T‑Mobile has done something different as it fights for more business customers, offering the first and only US wireless plan to include Apple Business Essentials, a new iPhone 13 for new lines, and more. The service is solidly aimed at smaller companies, even as Apple heads towards becoming a No. 1 enterprise play.
Dialing in the changes
The small business sector is booming in the US, with 5.4 million new business applications filed in 2021. The trend behind the Great Resignation is also seeing a growing number of Americans make like that popular Apple ad and ‘Escape from the Office’ – even at Apple.
“Together, T-Mobile and Apple are ready to help small businesses with an all-in-one plan that combines 5G connectivity, device management, 24/7 support, secure cloud storage and backup, and more,” T-Mobile said in announcing the deal.
T-Mobile also claimed (but did not reference) studies it says show almost 90% of companies require employees to access on average five mobile business apps each day. That requires sourcing, purchasing, onboarding, upgrading, and managing all those devices, which becomes a lot easier using the Apple Business Manager console.
What Apple said
“Apple is committed to helping small businesses thrive, and we’re proud of the longstanding relationships we’ve built with this community,” said Susan Prescott, Apple’s vice president of Enterprise Product Marketing. lifecycle of their Apple products — from device management and storage, to support and repairs — so they can focus on running and growing their business.”
At the time Apple Business Essentials emerged from beta, Prescott said: “We wanted to provide an easy solution so SMBs can focus on handling their businesses, not their tech. Using this new service leads to invaluable time savings for customers — including those without dedicated IT staff — that they can invest back into their business.”
What T-Mobile said
“Teaming up with Apple is just one more way we can support small businesses as they continue to be the source of countless jobs and innovations across America,” said Callie Field, President, T-Mobile Business Group. “We’re always looking for ways to provide more value to our customers and working with Apple gives us the opportunity to tackle a whole new pain point for small businesses — IT management.”
What’s in the plan?
The first and possibly most important thing is that this plan scales. At a cost of $50/month/line, each employee that adds a new line on the plan gets an iPhone 13. The small print seems to be that you need to have six or more lines.
- Each employee who adds a new line on the plan gets a new iPhone 13.
- Ultimate+ for iPhone is the only wireless plan that enables customers to get the all-new Apple Business Essentials, which combines device management, 24/7 Apple support, and iCloud backup and storage — into a single, flexible subscription.
- There’s unlimited talk, text, and premium smartphone data on T-Mobile’s network.
- The plan includes a whopping 200GB of high-speed hotspot data per month, so small businesses can keep their devices connected.
- Customers get unlimited Wi-Fi on select flights from American, Delta, and Alaska Airlines — with more airlines, including United, launching later this year.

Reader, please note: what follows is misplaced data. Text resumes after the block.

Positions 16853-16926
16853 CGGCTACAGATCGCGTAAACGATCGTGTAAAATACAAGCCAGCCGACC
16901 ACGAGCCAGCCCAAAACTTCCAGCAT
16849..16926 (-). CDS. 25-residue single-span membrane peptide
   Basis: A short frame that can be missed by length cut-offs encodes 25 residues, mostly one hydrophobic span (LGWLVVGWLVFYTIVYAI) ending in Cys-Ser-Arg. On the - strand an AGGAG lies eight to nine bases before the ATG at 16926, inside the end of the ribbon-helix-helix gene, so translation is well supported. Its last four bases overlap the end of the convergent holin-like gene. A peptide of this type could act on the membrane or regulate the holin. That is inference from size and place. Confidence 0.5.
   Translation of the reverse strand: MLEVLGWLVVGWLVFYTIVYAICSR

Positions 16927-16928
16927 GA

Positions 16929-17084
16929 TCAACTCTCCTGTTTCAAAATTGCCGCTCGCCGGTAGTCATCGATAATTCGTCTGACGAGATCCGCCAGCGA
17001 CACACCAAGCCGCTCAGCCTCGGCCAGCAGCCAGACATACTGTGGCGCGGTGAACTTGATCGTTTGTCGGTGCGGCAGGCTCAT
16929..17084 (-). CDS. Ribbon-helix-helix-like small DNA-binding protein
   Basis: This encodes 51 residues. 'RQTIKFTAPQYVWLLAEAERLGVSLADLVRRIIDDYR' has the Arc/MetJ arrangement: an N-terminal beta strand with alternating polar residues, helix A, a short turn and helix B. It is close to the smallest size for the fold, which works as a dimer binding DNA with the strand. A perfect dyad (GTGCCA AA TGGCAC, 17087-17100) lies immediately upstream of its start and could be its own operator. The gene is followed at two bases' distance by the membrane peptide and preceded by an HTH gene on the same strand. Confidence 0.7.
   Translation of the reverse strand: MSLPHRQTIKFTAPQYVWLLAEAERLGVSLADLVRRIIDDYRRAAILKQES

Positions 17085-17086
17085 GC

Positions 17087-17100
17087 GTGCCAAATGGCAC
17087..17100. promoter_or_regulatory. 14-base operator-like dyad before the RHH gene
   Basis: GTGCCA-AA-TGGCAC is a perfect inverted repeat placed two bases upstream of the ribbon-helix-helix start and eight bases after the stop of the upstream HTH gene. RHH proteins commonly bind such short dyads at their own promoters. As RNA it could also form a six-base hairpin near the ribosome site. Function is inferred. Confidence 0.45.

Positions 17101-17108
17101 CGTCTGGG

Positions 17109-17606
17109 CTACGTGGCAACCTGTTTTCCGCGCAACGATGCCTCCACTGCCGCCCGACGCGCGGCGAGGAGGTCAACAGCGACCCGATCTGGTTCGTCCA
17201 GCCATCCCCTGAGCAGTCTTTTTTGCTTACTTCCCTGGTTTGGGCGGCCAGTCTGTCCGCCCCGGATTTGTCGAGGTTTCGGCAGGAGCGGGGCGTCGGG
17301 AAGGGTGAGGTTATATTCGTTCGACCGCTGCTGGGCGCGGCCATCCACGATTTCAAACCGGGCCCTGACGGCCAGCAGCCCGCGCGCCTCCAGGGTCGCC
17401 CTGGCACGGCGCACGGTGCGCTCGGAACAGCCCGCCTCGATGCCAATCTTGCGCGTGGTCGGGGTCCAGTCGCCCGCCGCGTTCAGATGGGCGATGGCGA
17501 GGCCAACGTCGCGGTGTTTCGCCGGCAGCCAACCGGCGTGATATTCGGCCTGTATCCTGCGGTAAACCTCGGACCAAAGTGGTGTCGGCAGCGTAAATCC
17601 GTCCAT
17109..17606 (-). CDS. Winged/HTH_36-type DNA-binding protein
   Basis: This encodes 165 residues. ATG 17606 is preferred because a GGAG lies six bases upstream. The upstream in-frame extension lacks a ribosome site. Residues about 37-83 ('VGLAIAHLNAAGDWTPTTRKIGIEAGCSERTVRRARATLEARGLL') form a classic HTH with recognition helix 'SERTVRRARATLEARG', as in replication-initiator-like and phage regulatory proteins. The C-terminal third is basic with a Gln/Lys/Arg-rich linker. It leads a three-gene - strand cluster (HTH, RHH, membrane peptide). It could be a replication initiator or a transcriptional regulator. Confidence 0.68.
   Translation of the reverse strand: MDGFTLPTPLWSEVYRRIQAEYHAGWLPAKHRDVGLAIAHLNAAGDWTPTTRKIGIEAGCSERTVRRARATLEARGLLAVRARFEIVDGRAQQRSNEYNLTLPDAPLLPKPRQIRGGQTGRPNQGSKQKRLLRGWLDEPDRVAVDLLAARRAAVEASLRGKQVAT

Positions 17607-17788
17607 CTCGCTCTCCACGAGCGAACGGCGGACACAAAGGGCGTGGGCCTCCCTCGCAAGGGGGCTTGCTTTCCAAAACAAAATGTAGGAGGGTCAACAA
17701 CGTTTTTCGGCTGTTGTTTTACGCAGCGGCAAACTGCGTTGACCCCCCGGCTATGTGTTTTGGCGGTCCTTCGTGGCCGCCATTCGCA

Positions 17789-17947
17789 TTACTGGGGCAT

- The plan helps keep business customers connected in over 210 countries and destinations across the world with unlimited text and data, including 5GB of free high-speed data per month.
T-Mobile is also launching an a la carte option that allows customers to add Business Essentials to any T-Mobile business plan for $2.99 per month, this option will be free through the end of 2022.
What one customer said
Apple Business Essentials and T-Mobile customer Nick Dominguez Jr., chief operations officer at Vertical-One in El Paso, TX, said (in a statement):
“Apple Business Essentials has changed the game for us, with iCloud backups, and the ability to service quick repairs when we need them. It gives us freedom since we spend less time doing IT and more time developing our business.”
What an analyst said
When Apple Business Essentials was introduced, Constellation Research analyst, R “Ray” Wang said: “The bottom line is that small businesses are now able to get the same level of service as large companies already get. If you think about the challenges of service big companies handle, then this is now available to small businesses, too.”
Forrester Research Senior Analyst, Andrew Hewitt said: “The combined management, deployment, support, and security services are especially valuable for SMB customers, as these customers often don’t have the staffing to support these services on their own like enterprises do.
[Also read: How not to upgrade your enterprise technology]
What about Tap to Pay?
I think there are also implications beyond the obvious. Take Tap to Pay, for example. Apple’s recent introduction of Tap to Pay will inevitably generate interest across US SMBs who will begin to take contactless payments using an Apple device. However, the criticisms of the scheme have noted, the problem in doing so is how much rough handling the iPhone used to take payments can take. The AppleCare+ component of Business Essentials can help with that, as it provides 24/7 phone support for employees and onsite repair for iPhone.
We know Apple’s status in enterprise and IT business is growing rapidly. Even in a depressed market, Apple’s Mac and iPhone share continues to increase, and the decision to build a services component into the company’s offer to the sector can only pay dividends. The T-Mobile link-up cannot damage that services push, which will once again help Apple keep building the bottom line of services income while maintaining momentum behind increased proliferation of its devices in US business tech.
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